Racial Slurs May be Grounds to Terminate

Racial Slurs May be Grounds to Terminate

October 16, 2020

By Brian Babcock

Racial slurs have no place in the workplace, and may be grounds to terminate for cause.

A recent arbitration award, Levi Strauss & Co. v Workers United Canada Council, 2020 CanLII 44271 begins by noting that at one time, verbal clashes between coworkers, even ones involving racial insults were not considered as serious as altercations with supervisors, and often were considered merely “shoptalk”. At most, an employee with a good record might receive minor discipline.

In the 21st century, those attitudes are no longer acceptable. The employer in the Levi Strauss case dismissed a long service employee with a clean disciplinary record for cause after that worker, identified as white, had used racial epithets in a confrontation with a fellow employee identified as black, and then was heard to repeat offensive language to others.

The union grieved, denying that the words were used, and in any event, arguing that the penalty was too harsh.

The arbitrator, after considering the evidence, found that the offensive words were spoken, and that discharge was a reasonable response. He declined to exercise his arbitral discretion to reduce the penalty.

The employer had, as required by law, a workplace violence and harassment policy which among other provisions, prohibited racial or ethnic harassment in a broad manner, including remarks or name-calling. It also forbids conduct which might tend to create a poisonous work environment, including degrading comments or bullying.

The collective agreement limited termination by requiring just cause and otherwise required progressive discipline, excepting in cases of “serious violations”.

In prior decisions dealing with termination for racial slurs, the language was “egregious” and the employees had prior disciplinary records.

The arbitrator accepted the employer’s argument that racial slurs are a serious violation, so termination was on the table. This was consistent with the workplace and violence policy, the Human Rights Code, and the Occupational Health and Safety Act.  Over recent years, our understanding of the harm, caused by “microaggressions” has grown, so what was once excusable, or might result in minor penalties, must be repudiated.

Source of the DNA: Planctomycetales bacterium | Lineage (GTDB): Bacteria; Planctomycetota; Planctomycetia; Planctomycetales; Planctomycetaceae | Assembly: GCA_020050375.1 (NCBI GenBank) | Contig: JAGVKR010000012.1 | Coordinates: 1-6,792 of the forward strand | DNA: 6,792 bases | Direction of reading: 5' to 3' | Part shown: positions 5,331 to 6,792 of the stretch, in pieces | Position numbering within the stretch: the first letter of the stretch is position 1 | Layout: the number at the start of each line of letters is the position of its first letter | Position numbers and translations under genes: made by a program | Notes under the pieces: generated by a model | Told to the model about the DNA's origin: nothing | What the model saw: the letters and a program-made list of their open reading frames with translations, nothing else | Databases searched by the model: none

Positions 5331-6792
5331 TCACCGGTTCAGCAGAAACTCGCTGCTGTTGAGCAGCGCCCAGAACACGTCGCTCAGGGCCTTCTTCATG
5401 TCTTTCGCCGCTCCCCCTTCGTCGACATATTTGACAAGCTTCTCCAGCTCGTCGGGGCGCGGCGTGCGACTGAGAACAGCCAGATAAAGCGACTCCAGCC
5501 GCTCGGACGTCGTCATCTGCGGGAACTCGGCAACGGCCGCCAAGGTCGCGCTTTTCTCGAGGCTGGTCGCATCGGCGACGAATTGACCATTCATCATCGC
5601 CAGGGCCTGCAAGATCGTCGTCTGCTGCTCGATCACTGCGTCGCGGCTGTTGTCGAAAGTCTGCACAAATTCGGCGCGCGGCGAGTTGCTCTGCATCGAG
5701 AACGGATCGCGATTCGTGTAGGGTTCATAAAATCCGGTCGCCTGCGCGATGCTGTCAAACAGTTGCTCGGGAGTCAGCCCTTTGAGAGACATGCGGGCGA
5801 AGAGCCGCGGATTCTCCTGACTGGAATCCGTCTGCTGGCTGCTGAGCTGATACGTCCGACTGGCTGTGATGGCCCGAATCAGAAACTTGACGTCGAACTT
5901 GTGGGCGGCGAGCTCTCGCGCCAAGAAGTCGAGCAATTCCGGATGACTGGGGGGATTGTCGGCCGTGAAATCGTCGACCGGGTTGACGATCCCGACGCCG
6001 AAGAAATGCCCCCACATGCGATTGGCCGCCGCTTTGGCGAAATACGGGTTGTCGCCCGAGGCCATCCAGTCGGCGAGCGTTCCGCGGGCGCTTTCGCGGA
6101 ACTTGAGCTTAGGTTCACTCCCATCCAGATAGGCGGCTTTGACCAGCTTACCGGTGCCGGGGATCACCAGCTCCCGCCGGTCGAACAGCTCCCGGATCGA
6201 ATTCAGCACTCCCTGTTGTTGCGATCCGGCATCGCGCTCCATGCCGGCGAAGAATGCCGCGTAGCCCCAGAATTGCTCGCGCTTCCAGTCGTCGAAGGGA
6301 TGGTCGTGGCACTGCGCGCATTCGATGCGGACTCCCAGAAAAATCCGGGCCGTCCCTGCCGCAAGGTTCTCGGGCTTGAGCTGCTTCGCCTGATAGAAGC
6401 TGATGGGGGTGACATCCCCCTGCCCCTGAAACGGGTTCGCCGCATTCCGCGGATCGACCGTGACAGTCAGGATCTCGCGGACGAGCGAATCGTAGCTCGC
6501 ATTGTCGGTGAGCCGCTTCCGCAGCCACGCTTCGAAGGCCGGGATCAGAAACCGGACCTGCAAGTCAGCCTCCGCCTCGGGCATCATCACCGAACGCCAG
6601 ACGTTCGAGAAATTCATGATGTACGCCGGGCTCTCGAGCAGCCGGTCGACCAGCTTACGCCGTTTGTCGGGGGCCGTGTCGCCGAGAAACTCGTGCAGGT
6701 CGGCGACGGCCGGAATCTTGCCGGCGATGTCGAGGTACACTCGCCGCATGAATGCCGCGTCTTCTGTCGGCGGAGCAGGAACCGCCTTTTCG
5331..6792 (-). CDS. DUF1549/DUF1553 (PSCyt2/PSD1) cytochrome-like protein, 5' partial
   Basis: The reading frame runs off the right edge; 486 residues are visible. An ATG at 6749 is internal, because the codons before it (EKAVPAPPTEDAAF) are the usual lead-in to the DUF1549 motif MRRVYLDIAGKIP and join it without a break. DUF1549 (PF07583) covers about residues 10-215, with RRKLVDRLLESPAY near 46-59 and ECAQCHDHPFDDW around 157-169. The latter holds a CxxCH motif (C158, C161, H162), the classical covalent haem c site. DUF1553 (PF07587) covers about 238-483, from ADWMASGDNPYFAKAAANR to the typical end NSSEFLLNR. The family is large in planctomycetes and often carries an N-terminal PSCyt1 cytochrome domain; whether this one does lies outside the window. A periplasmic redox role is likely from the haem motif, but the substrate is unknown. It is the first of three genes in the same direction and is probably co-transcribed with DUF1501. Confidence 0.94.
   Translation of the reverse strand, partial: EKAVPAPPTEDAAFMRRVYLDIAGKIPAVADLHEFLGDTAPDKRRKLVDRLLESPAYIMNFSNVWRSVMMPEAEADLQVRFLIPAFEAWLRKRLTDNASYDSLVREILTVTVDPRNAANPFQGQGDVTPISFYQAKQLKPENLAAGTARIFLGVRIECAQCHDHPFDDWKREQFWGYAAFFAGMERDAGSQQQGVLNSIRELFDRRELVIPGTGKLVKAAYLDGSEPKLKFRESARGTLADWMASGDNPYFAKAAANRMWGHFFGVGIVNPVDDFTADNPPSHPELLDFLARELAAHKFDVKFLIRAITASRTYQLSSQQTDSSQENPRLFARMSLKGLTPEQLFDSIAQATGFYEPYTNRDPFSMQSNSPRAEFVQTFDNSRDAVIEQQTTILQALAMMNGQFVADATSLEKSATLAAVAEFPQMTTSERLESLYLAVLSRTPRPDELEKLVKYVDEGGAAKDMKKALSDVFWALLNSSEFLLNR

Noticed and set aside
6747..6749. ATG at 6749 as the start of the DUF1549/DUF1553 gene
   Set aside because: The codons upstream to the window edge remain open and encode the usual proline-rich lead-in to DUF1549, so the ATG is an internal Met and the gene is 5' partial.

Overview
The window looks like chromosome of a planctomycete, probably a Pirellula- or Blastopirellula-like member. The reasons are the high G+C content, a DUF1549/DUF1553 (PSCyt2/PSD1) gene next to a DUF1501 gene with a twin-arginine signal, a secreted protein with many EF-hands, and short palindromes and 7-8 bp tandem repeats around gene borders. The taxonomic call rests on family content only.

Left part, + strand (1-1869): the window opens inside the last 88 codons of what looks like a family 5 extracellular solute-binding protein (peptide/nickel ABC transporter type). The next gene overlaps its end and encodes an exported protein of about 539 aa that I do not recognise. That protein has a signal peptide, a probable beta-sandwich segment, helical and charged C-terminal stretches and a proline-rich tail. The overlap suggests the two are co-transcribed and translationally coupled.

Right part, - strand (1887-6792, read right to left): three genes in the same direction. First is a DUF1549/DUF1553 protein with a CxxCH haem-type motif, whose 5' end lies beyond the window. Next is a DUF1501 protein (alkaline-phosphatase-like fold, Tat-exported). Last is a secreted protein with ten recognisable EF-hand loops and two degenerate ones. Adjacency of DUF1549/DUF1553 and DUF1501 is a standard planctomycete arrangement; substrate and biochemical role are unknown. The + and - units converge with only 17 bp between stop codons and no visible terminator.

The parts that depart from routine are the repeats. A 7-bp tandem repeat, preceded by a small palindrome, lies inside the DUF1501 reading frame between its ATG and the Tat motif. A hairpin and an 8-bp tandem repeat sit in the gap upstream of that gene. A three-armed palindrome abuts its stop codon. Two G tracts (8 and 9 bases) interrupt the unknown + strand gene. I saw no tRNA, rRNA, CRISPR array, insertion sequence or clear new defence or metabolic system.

However, it was not a situation of ‘zero tolerance’ so mitigation factors were applicable. He then considered whether it was just in all the circumstances.

He considered the mitigating factors listed in other situations and found that only a few applied to cases of racial slurs:

“(a) whether the act arose in the context of a momentary flare-up; (b) by an employee with no prior incidents of a similar nature; (c) for which the employee has made a timely apology; (d) coupled with the showing of genuine remorse to restore confidence that the employee has recognized the seriousness of the misconduct and is unlikely to reoffend.  Not even long service and advance age, in my opinion, can outweigh the prima facie appropriateness of terminating the employment relationship, where seniority can never be license to engage in deliberate racist taunts.”

Because the offensive language was repeated, the excuse of “spur of the moment conduct” was rejected as a mitigating factor.

There was no timely acknowledgement of the wrongdoing, so no genuine remorse was demonstrated.

In the end, the arbitrator could not say with confidence that the grievor had learned his lesson, or was unlikely to reoffend. The employee’s long service was not in itself enough reason to reduce the penalty, The discharge was upheld.

This sends a strong message to employers and employees alike. Employers have an obligation to maintain a workplace which is free of harassment. Use of racial slurs directed towards a coworker is harassment.

Although this decision was in a unionized workplace, and turned in part on the interpretation of the termination for cause wording in the collective agreement, a similar result is likely in a non-union situation, as all employers have similar duties to employers, and this result is consistent with trends to give weight to the protection of human rights.

There is a positive duty to combat racism to ensure a safe and respectful workplace. Although not a situation for a ‘zero tolerance’ policy, racial slurs are a form of harassment which require a serious response, up to and possibly including termination.